Around Monty you can get into some fairly big Halibut and quite a few Lings by accident so bigger is usually better there.


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  11. #11

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    Quote Originally Posted by AK2AZ View Post
    ...you can get into some fairly big Halibut and quite a few Lings by accident....
    I think you'll find that a pretty common denominator among trollers using heavier gear. We catch most of our kings in very shallow, close quarters with lots of barnacle covered rocks and kelp. All my trolling reels are loaded with 60# braid (with a 50' topshot of 50# PLine), along with those heavy 80# leaders. We use the same rods and lines for mooching, but lighter leaders for better mooching action, which for us starts in about 30' of open water at the shallowest, all the way out to 300'+. Silvers are so much smaller we get away with the lighter rods and 15# or 20# line too, even if we're fishing the same waters for them.

    Wanna have some real fun with both kings and silvers, ditch the mooching weights, and work your way along a kelp bed or reef. Go slow with frequent stops. Cast your mooch-rigged herring back into gaps and "coves" in the kelp or reef just like you would for largemouth bass or pike and let the herring slowly sink and flutter down right up close the cover. Wow.... Talk about effective and fun! It works so well and there's so much quiet stop and go, I'm seriously considering mounting an electric trolling motor up in the bow like bass boats.

    What's next, a pedestal seat in the bow?

  12. #12
    Charterboat Operator Abel's Avatar
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    I run 20lb mono, Maxima, Pline or Suffix on all my salmon rods, trolling and mooching, never had an issue.
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  13. #13
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    Quote Originally Posted by BrownBear View Post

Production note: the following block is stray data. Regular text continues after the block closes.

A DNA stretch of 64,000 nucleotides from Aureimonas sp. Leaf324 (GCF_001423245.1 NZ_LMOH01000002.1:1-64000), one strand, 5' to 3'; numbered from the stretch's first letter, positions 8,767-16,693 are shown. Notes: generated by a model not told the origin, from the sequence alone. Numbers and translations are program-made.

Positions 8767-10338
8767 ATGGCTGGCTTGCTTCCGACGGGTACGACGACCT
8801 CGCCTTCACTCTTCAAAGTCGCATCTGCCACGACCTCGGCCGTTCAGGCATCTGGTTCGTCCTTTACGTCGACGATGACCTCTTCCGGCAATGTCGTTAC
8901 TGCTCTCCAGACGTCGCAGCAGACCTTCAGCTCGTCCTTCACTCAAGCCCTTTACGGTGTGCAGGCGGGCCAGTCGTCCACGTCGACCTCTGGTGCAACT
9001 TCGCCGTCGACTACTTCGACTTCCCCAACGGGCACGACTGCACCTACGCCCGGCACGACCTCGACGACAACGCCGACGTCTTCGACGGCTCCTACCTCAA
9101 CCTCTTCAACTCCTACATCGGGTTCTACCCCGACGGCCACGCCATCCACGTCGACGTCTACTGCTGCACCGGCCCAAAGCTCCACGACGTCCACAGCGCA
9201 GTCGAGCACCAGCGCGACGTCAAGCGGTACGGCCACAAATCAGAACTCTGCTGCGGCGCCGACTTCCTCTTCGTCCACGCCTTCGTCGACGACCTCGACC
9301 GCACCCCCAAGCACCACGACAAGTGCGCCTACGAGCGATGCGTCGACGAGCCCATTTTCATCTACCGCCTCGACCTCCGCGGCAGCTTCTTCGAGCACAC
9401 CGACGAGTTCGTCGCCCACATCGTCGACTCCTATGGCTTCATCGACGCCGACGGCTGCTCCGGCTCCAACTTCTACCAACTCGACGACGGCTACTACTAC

Wanna have some real fun with both kings and silvers, ditch the mooching weights, and work your way along a kelp bed or reef. Go slow with frequent stops. Cast your mooch-rigged herring back into gaps and "coves" in the kelp or reef just like you would for largemouth bass or pike and let the herring slowly sink and flutter down right up close the cover. Wow.... Talk about effective and fun! It works so well and there's so much quiet stop and go, I'm seriously considering mounting an electric trolling motor up in the bow like bass boats.

    What's next, a pedestal seat in the bow?
    now that sounds like FUN!!! unfortunatly there are not any places like that in cook inlet, though k-bay has a few, might have to try that some time soon.
    does anyone make a 40" shaft electric trolling motor??

  14. #14

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    There's a variation that's a whole lot of fun and really works. But it's best if you stop the boat and retrieve the gear to fight fish, rather than grinding on down the road with the other gear dangling while you deal with the fish.

    Keep a lighter rod handy and rigged with a spoon or mooch-rigged herring. Surprisingly often there will be an "extra" king or several swimming right with the one you've hooked. They ignore the other troll gear, mostly I think because in following the hooked fish, they've moved away from the other gear. A quick cast to the extra fish almost always produces an instant hookup, and on the lighter gear really turns into a brawl.

    It works for us because the first fish hooked is going to stay pretty close to the boat after you bring it to the boat the fist time, while that second fish is off to the races. That first trip up to the boat is when we see the extra fish. We stumbled on it with all our shallow water fishing. Sure we get the occasional double while trolling, but we get a whole lot more second hookups with the quick casts.

    One more note worth passing on. My wife and I tried it when we were by ourselves on the boat, and it pretty much turned into a cluster. We ran out of hands for fighting and landing two fish at once. But when we have extra folks onboard, the routine is for one to fight the fish, another to grab the net, and the third to be ready for the quick cast.

    BTW- It works really well while mooching too! Just be aware that the splash of a mooching weight on the cast is likely to spook the extra fish. Better to have a separate rod rigged and ready without a weight or with spoon only, rather than casting a mooching rig you've retrieved for the fight.

    Something to plug into your noggin as you dream about next spring's fishing!